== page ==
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# Unaligned pointers question

 P: n/a Up until now, I was under the impression that when one talks about data alignment, what one means is at what address some data is stored. For instance, if we write unsigned int x ; assuming that sizeof(unsigned int) is 4 then &x will evaluate to some address the value of which will be a multiple of 4. The reasoning is analogous for the other fundamental data types supported by a given compiler. However, I recently came across the following: unsigned short * p = (unsigned short *) str ; where str has been defined as unsigned char * elsewhere, and points to some data. str can point to an address with an arbitrary value, as far as divisibility is concerned. unsigned short x ; unsigned short * y = &x ; *y = p[0] ; In my naivete, I thought that this last line would result in an unaligned access whenever the address p is not a multiple of 2 (assuming that sizeof(unsigned short) is 2) but my little test code shows that sometimes it does, sometimes it doesn't. Can anybody enlighten me here? What is the foolproof criterion to determine is some data is correctly aligned? Nov 15 '05 #1
7 Replies

 P: n/a On 2005-10-22, Steven Jones wrote: [...] However, I recently came across the following: unsigned short * p = (unsigned short *) str ; where str has been defined as unsigned char * elsewhere, and points to some data. str can point to an address with an arbitrary value, as far as divisibility is concerned. unsigned short x ; unsigned short * y = &x ; *y = p[0] ; In my naivete, I thought that this last line would result in an unaligned access whenever the address p is not a multiple of 2 (assuming that sizeof(unsigned short) is 2) but my little test code shows that sometimes it does, sometimes it doesn't. I have to ask HOW you determined whether that line resulted in an unaligned access or not. Your assertion that the divisibility of an address indicates the alignment is correct in practice (though the C standards do not guarantee that such a relationship between pointers and integers exists.) However, since unaligned access invokes undefined behavior in C, the implementation is free to behave in any way it chooses upon encountering such a construct, and that may be may be what you're seeing: Some processors require correct alignment for all types and yield a bus error for unaligned access, others do not (in particular, the x86 architecture can perform misaligned data access in exchange for a performance penalty), and still others may perform the access but silently yield unwanted results. Some operating systems work around such processor limitations by catching alignment faults and building your desired results from combining two aligned reads/writes, and some compilers can do the same thing in advance, such that the processor never gets to see the bad access. The fact that the access worked for you does not necessarily mean that the address is really correctly aligned. Nov 15 '05 #2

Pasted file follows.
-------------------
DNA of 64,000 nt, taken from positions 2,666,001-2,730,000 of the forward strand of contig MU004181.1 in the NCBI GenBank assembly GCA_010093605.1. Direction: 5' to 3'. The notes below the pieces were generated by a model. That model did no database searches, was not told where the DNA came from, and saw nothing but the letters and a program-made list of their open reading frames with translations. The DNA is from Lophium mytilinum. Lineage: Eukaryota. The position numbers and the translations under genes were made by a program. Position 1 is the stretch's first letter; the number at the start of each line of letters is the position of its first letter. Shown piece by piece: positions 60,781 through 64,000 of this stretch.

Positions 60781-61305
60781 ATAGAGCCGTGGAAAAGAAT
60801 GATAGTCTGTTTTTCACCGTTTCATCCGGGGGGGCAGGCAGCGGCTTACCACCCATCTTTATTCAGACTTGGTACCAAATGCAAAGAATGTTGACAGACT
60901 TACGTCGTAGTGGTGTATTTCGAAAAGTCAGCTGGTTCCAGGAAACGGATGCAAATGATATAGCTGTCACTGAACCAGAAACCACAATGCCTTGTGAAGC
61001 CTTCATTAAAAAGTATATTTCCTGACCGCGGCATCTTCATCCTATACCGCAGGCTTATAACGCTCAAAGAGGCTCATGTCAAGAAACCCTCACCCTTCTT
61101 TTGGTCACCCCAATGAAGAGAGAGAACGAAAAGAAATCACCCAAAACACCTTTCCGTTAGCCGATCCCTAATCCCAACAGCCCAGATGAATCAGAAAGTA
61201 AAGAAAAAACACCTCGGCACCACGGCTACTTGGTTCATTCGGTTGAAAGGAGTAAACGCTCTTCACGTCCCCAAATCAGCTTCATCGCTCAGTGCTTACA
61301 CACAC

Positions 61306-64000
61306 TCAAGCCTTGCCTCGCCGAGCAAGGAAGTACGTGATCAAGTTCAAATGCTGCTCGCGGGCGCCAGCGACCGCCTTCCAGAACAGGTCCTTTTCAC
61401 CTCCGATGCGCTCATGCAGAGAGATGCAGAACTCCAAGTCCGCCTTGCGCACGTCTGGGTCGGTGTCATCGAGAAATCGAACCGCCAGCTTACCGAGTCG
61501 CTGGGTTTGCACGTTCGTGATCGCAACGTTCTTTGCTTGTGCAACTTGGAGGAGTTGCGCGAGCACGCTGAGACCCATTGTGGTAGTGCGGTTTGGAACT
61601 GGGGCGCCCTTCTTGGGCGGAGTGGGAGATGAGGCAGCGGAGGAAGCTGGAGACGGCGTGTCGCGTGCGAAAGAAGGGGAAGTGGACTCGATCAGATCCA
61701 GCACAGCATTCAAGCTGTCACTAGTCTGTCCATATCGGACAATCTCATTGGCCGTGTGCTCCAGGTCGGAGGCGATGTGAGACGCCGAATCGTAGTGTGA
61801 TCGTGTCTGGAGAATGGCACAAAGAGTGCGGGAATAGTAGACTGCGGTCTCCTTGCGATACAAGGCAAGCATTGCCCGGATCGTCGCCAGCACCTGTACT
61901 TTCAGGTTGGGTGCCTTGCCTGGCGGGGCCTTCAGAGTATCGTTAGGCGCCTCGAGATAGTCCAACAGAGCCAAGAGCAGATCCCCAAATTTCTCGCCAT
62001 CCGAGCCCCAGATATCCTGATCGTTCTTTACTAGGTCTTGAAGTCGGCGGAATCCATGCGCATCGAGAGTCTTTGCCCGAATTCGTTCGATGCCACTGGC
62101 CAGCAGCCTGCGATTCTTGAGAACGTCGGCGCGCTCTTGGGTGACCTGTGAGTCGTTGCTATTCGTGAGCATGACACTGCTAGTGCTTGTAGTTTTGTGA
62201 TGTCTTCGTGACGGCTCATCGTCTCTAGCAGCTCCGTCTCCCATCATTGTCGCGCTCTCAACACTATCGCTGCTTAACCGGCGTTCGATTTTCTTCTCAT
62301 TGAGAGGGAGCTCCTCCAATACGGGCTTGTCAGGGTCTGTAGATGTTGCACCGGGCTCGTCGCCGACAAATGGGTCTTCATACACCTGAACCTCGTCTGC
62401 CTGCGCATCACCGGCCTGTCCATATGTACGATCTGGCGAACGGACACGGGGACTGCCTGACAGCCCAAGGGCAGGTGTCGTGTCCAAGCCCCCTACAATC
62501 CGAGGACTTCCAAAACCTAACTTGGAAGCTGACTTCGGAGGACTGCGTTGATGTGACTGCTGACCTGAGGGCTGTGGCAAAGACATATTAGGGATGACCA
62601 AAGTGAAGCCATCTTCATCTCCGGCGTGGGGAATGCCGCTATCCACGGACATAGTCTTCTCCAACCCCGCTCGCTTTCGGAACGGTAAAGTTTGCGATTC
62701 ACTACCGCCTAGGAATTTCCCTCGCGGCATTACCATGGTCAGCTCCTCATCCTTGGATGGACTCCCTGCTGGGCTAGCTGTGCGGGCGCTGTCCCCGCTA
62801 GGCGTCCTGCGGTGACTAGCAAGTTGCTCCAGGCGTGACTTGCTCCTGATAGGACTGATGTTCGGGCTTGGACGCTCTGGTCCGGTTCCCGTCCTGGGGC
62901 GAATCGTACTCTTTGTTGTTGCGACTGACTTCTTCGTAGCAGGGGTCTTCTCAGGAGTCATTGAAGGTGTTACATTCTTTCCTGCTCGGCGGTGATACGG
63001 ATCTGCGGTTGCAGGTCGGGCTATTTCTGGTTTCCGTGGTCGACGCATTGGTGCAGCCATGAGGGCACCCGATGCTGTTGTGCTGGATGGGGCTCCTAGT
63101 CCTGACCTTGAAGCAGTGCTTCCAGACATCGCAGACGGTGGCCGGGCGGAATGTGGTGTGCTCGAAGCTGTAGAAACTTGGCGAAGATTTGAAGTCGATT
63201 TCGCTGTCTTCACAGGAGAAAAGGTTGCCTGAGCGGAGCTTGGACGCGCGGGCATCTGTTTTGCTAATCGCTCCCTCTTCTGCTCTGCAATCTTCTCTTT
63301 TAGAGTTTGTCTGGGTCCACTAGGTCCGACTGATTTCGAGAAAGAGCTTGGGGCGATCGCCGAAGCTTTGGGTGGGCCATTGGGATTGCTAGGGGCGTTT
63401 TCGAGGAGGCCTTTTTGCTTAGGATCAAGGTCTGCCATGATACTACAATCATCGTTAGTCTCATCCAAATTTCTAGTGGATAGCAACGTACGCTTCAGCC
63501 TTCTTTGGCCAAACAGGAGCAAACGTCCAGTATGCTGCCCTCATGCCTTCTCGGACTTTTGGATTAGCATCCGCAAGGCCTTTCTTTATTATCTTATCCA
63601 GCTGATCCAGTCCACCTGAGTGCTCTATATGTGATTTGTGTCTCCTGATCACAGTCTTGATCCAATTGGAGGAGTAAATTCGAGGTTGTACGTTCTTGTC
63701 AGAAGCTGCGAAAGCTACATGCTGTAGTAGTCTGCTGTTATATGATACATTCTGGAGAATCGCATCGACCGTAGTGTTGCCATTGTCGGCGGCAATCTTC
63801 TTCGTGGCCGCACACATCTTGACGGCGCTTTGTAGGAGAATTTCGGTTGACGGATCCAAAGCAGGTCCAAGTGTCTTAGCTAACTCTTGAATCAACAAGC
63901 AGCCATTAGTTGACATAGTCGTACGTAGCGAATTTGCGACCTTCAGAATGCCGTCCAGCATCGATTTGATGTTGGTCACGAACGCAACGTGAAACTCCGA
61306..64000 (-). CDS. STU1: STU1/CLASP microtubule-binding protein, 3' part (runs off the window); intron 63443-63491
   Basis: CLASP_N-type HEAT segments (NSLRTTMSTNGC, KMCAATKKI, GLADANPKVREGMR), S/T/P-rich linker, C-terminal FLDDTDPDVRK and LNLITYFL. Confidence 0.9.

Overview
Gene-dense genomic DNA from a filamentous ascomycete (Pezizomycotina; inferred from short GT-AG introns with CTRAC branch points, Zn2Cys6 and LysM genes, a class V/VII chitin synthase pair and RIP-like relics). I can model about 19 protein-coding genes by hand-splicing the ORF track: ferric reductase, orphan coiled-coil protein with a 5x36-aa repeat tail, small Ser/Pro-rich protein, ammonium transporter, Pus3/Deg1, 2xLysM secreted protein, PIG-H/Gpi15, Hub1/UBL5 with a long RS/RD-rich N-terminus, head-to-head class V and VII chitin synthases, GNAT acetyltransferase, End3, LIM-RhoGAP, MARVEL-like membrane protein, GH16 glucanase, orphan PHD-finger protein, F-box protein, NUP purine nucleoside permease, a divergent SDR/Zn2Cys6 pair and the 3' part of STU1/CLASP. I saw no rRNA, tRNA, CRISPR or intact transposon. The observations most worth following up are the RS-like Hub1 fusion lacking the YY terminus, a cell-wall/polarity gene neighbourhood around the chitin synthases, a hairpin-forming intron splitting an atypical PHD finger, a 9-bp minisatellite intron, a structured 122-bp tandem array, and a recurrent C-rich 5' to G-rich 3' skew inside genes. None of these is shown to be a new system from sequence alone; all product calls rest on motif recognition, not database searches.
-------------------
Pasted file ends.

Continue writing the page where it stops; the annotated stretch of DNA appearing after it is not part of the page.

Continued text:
P: n/a I hate following up to myself, but somebody's gotta do it ... On 2005-10-22, Nils Weller wrote: results from combining two aligned reads/writes, and some compilers can do the same thing in advance, such that the processor never gets to see the bad access. Actually compilers that try to prevent unaligned reads/writes in advance tend to do so by reading/writing the data byte-wise rather than in units of the particular type. -- Nils R. Weller, Bremen (Germany) My real email address is ``nilsgnulinuxnl'' .... but I'm not speaking for the Software Libre Foundation! Nov 15 '05 #3